DIRECTOR: Liesl Tommy

CAST: Jennifer Hudson, Forest Whitaker, Marlon Wayans, Audra McDonald, Marc Maron, Tituss Burgess, Saycon Sengbloh, Hailey Kilgore, Tate Donovan, Mary J. Blige, Kelvin Hair, Heather Headley, Lodric D. Collins, Skye Dakota Turner

RUNNING TIME: 145 mins

CERTIFICATE: 12A

BASICALLY…: Singer Aretha Franklin (Hudson) breaks barriers to become a worldwide sensation…

NOW FOR THE REVIEW…

Up until her death in 2018, soul superstar Aretha Franklin was heavily involved in the first official biopic to be made of her life and career, even when Jennifer Hudson was cast to play the singer. According to reports, Franklin even stated that the former American Idol contestant would win her second Oscar – her first being for her memorable movie debut in Dreamgirls – for what would end up being Respect, named after arguably the singer’s most famous track.

However, Franklin’s prediction might have been a little too optimistic. Sure, Jennifer Hudson is excellent in the film, and might well even be featured on a few lists by the end of the year, but her great performance alone doesn’t automatically guarantee across-the-board recognition, especially considering the fact that Respect itself, a disappointingly by-the-numbers biopic, is unlikely to stand out in the current awards race.

The film, directed by Liesl Tommy as her feature debut, predictably takes us on a journey through Franklin’s life, from her childhood – where she is played by young Skye Dakota Turner, while Hudson plays her as an adult – to the recording of what would be her best-selling album, Amazing Grace (the documentary for which was finally shown to audiences in 2019). As a child, her father C.L. Franklin (Forest Whitaker) parades her around at parties and shows off her impressive voice to his guests, and during this period the movie also shows that she became pregnant following some sexual abuse, which the movie alarmingly glosses over despite this surely being a very traumatic moment in her early life. Anyway, as an adult, Franklin initially struggles to make a career out of her singing talents, but it’s not until she partners with husband and manager Ted White (Marlon Wayans) that she begins to break out with songs like “I Never Loved A Man (The Way I Love You)” and, of course, “Respect”. However, Franklin’s international success leads to further personal problems, including White’s horrific abuse and her rampant alcoholism, which she must overcome in order to give herself the respect she deserves.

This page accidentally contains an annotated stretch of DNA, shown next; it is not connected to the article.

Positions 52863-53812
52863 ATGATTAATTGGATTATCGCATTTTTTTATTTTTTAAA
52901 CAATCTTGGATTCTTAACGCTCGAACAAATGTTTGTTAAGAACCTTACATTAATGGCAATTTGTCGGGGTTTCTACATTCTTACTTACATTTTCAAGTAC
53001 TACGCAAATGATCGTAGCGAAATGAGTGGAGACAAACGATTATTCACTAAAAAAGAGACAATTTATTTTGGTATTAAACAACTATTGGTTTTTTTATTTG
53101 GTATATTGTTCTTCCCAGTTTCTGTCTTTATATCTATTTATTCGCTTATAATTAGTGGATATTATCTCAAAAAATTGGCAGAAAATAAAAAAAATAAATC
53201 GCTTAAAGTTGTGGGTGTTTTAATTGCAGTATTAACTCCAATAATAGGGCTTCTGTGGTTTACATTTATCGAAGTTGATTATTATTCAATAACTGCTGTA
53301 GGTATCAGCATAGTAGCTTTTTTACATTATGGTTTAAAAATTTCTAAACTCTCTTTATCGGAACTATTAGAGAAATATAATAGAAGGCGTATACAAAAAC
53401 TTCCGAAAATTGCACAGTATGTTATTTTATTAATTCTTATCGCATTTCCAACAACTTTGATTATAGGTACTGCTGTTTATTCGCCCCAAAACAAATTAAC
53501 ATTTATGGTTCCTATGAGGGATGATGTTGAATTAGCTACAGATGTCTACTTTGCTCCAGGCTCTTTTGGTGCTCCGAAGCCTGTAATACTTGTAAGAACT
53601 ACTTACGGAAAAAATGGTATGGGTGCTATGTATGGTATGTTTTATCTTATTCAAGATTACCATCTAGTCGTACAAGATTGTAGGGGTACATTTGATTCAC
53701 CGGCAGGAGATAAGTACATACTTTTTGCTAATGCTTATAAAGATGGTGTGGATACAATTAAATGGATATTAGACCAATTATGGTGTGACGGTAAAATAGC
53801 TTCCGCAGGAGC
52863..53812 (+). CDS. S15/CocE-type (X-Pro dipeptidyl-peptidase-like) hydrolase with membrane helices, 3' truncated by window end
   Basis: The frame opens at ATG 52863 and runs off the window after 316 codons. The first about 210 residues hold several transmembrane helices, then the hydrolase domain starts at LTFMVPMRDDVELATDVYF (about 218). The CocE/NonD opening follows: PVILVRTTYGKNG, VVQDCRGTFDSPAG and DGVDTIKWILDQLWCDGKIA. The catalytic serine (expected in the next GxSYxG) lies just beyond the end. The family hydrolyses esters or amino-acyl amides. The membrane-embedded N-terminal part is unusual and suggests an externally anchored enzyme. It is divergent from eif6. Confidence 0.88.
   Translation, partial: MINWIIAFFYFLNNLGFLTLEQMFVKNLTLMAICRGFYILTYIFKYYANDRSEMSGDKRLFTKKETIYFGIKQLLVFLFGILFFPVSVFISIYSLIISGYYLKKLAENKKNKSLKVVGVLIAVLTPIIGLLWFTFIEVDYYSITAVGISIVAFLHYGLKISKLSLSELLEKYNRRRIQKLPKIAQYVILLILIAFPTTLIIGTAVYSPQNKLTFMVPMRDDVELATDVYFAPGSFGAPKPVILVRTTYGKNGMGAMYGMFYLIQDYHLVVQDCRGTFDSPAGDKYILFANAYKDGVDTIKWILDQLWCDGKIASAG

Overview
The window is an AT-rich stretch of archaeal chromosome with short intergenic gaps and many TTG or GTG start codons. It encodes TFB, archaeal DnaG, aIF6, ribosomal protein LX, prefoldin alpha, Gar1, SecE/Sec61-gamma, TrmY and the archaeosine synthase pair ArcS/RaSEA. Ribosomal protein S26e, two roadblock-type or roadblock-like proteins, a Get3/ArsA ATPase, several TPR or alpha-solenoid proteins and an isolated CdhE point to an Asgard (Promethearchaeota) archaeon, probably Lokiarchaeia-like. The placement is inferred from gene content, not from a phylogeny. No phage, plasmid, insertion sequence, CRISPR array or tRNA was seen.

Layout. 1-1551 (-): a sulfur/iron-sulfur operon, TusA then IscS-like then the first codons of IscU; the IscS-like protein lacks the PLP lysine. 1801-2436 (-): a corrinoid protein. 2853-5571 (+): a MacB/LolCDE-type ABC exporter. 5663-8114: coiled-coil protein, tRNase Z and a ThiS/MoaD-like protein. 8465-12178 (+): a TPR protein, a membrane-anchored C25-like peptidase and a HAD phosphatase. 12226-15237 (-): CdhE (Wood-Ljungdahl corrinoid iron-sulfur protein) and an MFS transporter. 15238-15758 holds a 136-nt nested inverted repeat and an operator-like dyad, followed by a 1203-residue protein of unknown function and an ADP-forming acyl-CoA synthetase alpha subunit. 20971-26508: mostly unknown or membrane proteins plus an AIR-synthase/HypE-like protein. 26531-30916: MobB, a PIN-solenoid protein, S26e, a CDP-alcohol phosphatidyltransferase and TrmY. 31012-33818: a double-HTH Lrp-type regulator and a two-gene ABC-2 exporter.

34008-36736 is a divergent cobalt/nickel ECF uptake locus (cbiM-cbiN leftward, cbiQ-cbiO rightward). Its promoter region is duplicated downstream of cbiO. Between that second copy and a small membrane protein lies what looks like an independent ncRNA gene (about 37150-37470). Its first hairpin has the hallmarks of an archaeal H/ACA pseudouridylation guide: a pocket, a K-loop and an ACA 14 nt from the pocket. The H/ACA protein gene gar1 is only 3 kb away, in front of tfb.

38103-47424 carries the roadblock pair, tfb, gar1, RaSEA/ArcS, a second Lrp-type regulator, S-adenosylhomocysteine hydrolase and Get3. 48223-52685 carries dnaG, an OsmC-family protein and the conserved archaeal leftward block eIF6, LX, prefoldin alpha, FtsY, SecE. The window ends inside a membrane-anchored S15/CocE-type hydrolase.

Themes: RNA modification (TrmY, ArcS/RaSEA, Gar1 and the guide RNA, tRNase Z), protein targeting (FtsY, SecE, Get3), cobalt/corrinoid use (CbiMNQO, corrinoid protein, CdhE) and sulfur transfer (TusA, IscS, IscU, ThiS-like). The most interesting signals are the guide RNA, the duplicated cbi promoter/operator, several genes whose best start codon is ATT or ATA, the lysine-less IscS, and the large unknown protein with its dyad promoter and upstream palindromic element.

In other words, you’ve seen this kind of musical biopic many, many times over. Whether we’re talking about Ray or Bohemian Rhapsody, or even elements of What’s Love Got To Do With It with the film’s grim depiction of spousal abuse, so much of Respect’s storytelling structure and depiction of major milestones in the life and career of its subject, major or minor, relies heavily on the same biopic formula that also dominated those other films. You can play musical biopic bingo alongside this film, marking every moment when the subject is told early on that she’ll never make it as a singer, or when she drunkenly fumbles a stage performance, or when she is mistreated by a close one, or whenever she is introduced to a prominent figure who’s always conveniently introduced by their full name, so that the audience knows who they are. By sticking to this formula, the movie plays it very safe and – just like with Bohemian Rhapsody – it portrays this very unconventional, barrier-breaking musical talent with an undermining amount of normalcy, and since it’s also a two-and-a-half hour movie (half an hour of which could easily have been removed, at the very least) it becomes numbing to a point where you’re just not invested in the story, because you’ve seen it so many times involving other artists.

Respect is pretty much exactly what I thought it was going to be: a very average look at the life of an extremely talented singer like Aretha Franklin that plays it far too safe, glosses over some very dark moments in her history – seriously, that whole “getting pregnant as a child due to molestation” thing is almost never followed up on – and has the committed performance of its lead to act as its only shining beacon. Jennifer Hudson is definitely the best thing about Respect, for her performance is commanding and heavily engaging, and of course her own singing voice is unparalleled, but her strong turn deserves to be in a much more impactful and less streamlined account of Aretha Franklin’s life. Director Liesl Tommy and writer Tracey Scott Wilson fall too far into the same trap that even some of the more successful musical biopics fall into, with its overly sentimental tone, cheesy empowering dialogue, and exposition filling in some events that might have actually been worthwhile showing onscreen (Franklin’s contributions to the Civil Rights Movement, including her friendship with Dr. Martin Luther King Jr, are summed up in clunkily descriptive dialogue). In short, it’s just not the right movie to honour Aretha Franklin’s legacy, at least in terms of her unique and provocative spirit.

As highly complementary as the late Aretha Franklin’s prediction may be, Jennifer Hudson – and Respect as a whole – sadly doesn’t seem likely to be taking home that Oscar any time soon.

SO, TO SUM UP…

Respect is a disappointingly by-the-numbers biopic on the legendary soul singer Aretha Franklin, which despite Jennifer Hudson’s commanding central performance operates on a safe, familiar formula which undermines the singer’s unique contribution to the world.

Respect is now showing in cinemas nationwide – click here to find a screening near you!

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